How the Ak-Rowdy landed professional football’s first-ever world championship
The truth sounds like someone’s weird dream.
Almost 100 years ago, the city of Akron was home to a professional football team, which was a charter member of the same American Professional Football Association that would become the NFL and later net Canton the Pro Football Hall of Fame. In fact, the notes for that famed meeting were kept on stationary for the Akron Pros, which were previously known as the Akron Devils, the Akron Indians and the Akron Burkhardts, after the beer-making local family.
The Akron Pros team played on a field at League Park on the corner of Carroll St. and Beaver St., a stone’s throw from Infocision Stadium at the University of Akron, where co-owner Art Ranney played football. (Back in the day, college football legend John Heisman left Oberlin College for Buchtel College — aka the present day Zips — where he introduced the center hiking the ball to the quarterback instead of rolling it behind him. Heisman also coached the Buchtel baseball team, which was one of the oldest continuous programs in the nation until it was cut by President Scott Scarborough last summer, putting the players and their families in financial hardship so he could plow over the field to build a “grand entrance.”)
In 1920, the Pros were nearly unstoppable, twice beating Jim Thorpe’s Canton Bulldogs and then held the Decatur (Ill.) Staleys to a scoreless tie to maintain the league’s best record (8-0-3). Between the ensuing controversy and the fact there was no Super Bowl-esque game to settle matters on the field, it wasn’t until the following April that the owners gathered at the Portage Hotel in Akron and voted to award the Pros a “silver loving-cup,” donated by Brunswick-Balke-Collender Company (appropriately, the Tire Division) for the APFA’s very first championship.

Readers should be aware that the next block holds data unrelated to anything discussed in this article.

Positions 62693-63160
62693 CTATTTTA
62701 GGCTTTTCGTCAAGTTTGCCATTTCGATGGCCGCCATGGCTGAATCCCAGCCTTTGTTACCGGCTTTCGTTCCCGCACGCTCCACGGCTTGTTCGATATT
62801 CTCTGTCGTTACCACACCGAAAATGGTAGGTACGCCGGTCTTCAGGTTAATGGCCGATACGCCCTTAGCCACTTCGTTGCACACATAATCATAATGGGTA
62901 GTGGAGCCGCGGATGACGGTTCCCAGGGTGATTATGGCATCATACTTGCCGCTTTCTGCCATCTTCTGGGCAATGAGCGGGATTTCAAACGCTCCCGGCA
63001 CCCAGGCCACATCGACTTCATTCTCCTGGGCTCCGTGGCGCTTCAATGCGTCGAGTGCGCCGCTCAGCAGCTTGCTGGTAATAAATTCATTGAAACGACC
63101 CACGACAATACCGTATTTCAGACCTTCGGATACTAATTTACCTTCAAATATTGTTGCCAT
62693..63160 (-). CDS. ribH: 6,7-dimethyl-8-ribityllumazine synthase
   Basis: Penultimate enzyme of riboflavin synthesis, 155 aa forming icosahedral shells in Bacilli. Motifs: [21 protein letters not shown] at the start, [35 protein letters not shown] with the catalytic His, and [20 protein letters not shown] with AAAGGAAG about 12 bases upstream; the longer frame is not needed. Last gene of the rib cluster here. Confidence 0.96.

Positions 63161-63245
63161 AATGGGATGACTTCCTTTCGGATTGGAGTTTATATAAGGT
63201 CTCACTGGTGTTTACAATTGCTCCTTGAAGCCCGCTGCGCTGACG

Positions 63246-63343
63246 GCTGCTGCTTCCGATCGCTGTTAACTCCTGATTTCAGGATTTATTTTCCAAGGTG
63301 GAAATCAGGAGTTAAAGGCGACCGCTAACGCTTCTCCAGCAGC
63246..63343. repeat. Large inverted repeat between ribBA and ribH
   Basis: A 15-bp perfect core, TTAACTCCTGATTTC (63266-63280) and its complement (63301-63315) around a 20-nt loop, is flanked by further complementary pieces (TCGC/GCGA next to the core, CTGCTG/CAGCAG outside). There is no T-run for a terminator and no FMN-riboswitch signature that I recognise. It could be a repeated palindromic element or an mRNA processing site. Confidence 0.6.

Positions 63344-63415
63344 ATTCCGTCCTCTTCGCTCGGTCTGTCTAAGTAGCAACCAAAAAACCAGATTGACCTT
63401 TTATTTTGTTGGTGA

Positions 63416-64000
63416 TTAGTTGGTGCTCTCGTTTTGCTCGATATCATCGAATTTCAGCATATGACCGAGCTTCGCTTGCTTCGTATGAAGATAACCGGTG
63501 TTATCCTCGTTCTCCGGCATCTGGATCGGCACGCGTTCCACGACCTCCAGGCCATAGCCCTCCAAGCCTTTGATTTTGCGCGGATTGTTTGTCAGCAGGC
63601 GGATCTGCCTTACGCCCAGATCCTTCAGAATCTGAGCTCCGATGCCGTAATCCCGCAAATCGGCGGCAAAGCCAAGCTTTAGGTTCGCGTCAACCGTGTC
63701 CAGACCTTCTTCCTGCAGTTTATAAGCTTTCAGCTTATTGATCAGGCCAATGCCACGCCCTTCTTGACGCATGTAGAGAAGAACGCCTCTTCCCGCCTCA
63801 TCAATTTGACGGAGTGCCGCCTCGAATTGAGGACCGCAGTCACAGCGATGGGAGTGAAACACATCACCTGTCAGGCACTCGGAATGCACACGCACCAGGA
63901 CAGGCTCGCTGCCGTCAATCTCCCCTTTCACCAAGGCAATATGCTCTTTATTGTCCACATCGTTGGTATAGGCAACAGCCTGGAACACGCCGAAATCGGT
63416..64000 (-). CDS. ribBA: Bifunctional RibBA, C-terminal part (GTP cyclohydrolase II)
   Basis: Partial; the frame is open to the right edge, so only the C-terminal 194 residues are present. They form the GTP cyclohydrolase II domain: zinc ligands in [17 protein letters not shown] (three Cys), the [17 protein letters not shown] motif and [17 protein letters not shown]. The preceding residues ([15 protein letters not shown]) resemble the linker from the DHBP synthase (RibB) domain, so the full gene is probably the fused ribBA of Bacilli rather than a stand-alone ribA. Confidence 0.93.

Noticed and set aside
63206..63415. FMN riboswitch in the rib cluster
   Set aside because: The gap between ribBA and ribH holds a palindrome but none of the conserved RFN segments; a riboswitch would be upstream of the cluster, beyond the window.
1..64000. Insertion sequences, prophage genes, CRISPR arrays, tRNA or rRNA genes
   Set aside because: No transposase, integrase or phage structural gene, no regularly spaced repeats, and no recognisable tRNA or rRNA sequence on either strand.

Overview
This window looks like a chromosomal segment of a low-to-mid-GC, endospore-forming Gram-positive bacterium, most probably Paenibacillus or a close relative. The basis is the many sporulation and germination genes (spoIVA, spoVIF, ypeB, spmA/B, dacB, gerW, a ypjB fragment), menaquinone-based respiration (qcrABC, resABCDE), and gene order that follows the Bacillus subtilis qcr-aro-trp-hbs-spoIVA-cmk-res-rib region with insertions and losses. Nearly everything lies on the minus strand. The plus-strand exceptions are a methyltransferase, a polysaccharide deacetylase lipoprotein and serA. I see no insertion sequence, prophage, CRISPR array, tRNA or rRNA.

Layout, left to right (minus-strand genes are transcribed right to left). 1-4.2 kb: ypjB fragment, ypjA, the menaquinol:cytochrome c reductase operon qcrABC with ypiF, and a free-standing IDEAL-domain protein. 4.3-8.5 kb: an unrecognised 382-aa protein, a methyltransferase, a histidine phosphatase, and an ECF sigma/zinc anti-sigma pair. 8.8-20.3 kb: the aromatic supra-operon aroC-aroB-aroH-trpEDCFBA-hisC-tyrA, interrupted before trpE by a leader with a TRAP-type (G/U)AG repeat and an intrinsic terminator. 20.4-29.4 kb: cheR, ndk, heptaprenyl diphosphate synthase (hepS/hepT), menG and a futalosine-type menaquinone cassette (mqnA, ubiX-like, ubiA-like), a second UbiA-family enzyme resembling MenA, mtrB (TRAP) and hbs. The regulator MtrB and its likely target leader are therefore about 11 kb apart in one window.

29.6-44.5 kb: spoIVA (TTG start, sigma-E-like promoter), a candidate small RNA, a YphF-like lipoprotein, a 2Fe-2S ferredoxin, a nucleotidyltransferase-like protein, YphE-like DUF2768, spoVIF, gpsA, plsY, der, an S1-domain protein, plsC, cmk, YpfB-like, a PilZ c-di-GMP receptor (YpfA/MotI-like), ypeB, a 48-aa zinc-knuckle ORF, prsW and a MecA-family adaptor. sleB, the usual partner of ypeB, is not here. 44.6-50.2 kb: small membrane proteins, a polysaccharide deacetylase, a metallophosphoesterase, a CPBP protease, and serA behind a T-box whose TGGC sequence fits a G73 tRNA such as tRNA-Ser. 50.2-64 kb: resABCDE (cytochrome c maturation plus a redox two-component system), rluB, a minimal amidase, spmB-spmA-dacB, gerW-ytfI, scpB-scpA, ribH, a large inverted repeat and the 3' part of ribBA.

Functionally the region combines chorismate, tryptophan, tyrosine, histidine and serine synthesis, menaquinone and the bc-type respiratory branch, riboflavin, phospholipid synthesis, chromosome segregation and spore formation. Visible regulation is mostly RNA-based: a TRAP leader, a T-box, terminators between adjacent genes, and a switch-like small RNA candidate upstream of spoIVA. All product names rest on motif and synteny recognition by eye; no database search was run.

More than 50 years after he was elected to the College Football Hall of Fame, Pollard, who graduated from Brown University and would later publish the first black-owned newspaper in New York City, was posthumously elected to the Pro Football Hall of Fame in 2005, the only member of the Akron Pros to be so enshrined. Pollard also credited the owners of the Akron Pros, Ranney and Frank Nied, kept other league owners from enacting a color barrier to keep African-American players off the field. Still, this was at a time when the KKK was prominent in Akron, and Nied was justifiably afraid for Pollack’s safety. He had the player change before games in the cigar store he owned at Main and Mill.
The Akron Pros would win another eight games in 1921 but lose three and tie one, falling to third place. Their slide continued through 1926 when they again became the Indians. A year later, the team disbanded.